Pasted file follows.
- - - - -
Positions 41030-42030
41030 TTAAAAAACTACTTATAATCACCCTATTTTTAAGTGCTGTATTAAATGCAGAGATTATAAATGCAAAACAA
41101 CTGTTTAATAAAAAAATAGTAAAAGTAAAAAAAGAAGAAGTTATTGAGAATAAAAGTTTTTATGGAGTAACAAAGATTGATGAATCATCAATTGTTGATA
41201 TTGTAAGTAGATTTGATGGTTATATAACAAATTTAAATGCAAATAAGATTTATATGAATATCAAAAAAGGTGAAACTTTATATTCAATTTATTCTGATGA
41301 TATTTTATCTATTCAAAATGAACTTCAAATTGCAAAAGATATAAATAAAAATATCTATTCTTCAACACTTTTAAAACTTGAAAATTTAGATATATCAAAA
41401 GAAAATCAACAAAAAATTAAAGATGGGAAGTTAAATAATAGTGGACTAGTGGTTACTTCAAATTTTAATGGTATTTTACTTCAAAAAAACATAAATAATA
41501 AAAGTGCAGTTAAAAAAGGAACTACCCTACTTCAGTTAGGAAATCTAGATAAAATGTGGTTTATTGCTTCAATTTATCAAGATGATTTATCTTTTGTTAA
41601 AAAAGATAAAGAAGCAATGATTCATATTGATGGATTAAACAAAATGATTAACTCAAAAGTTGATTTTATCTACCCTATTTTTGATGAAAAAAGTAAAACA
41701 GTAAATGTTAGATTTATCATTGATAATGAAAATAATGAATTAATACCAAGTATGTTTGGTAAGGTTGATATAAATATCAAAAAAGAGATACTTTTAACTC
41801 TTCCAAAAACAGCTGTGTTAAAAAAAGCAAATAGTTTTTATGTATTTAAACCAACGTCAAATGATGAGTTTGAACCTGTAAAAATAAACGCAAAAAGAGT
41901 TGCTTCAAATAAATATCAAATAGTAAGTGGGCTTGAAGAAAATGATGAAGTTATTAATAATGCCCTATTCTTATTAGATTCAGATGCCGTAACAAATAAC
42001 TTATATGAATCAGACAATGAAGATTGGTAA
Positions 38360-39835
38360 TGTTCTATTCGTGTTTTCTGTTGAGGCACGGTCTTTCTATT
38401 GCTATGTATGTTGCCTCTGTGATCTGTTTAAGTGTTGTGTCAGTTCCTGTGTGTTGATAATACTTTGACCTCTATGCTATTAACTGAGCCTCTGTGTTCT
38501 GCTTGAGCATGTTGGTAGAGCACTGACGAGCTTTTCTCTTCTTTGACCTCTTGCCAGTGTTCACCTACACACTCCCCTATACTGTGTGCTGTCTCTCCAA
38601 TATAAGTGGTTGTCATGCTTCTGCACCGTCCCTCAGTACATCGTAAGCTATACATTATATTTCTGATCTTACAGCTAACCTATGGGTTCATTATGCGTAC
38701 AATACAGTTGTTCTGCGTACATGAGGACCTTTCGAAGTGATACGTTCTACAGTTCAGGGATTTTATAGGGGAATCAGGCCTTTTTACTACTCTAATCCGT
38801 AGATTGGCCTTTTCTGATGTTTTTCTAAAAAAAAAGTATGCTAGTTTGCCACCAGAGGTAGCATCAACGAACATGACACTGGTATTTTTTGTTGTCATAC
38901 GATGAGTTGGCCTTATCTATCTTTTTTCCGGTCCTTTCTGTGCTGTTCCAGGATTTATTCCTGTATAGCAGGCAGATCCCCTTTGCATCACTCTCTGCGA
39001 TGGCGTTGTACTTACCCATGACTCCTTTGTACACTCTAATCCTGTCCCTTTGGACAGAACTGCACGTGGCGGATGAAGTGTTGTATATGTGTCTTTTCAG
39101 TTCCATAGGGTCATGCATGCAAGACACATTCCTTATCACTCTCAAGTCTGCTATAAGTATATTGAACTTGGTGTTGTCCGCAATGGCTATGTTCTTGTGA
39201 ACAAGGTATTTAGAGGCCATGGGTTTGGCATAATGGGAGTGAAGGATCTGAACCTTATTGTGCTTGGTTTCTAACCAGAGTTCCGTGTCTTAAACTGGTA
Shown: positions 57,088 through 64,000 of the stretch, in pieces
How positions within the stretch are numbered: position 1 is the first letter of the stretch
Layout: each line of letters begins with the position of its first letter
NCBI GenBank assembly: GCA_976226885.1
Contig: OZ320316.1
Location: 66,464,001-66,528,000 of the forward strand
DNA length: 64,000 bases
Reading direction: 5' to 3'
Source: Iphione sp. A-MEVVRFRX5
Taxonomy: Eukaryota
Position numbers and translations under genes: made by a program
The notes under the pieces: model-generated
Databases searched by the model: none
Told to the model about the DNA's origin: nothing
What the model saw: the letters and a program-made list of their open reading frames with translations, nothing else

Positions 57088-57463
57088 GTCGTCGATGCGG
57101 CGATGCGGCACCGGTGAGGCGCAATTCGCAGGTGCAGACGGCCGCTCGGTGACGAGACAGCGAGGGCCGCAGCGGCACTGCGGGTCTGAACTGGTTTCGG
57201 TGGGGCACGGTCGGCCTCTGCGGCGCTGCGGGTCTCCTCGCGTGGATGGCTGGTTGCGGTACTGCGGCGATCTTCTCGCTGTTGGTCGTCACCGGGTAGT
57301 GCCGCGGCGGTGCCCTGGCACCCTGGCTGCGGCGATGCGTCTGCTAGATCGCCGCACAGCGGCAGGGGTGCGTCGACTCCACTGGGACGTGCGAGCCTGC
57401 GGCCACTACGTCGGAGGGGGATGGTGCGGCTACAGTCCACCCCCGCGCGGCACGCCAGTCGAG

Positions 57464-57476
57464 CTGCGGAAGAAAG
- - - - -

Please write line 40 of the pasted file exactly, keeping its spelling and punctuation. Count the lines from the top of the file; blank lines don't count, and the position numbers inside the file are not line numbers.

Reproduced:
57088 GTCGTCGATGCGG